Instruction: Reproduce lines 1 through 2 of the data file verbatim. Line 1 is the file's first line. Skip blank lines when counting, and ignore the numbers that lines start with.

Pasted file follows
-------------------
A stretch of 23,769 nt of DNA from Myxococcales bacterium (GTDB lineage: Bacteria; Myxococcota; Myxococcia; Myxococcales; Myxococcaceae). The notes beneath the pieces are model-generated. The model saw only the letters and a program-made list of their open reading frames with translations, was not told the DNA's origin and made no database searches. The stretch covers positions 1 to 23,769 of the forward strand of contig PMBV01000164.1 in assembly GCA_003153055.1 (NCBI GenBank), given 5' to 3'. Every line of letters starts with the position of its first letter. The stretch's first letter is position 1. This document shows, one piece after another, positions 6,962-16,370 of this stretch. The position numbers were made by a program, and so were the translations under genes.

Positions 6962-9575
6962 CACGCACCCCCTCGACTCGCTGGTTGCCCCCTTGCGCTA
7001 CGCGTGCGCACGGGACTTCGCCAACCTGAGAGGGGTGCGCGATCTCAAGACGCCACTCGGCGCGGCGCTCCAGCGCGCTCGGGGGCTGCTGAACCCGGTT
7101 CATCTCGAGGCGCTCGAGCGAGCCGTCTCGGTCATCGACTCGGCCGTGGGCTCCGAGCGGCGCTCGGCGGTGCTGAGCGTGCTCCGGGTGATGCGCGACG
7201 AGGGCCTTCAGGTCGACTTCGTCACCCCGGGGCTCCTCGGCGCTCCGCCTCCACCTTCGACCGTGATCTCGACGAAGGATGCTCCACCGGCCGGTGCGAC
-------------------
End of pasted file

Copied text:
A stretch of 23,769 nt of DNA from Myxococcales bacterium (GTDB lineage: Bacteria; Myxococcota; Myxococcia; Myxococcales; Myxococcaceae). The notes beneath the pieces are model-generated. The model saw only the letters and a program-made list of their open reading frames with translations, was not told the DNA's origin and made no database searches. The stretch covers positions 1 to 23,769 of the forward strand of contig PMBV01000164.1 in assembly GCA_003153055.1 (NCBI GenBank), given 5' to 3'. Every line of letters starts with the position of its first letter. The stretch's first letter is position 1. This document shows, one piece after another, positions 6,962-16,370 of this stretch. The position numbers were made by a program, and so were the translations under genes.

Positions 6962-9575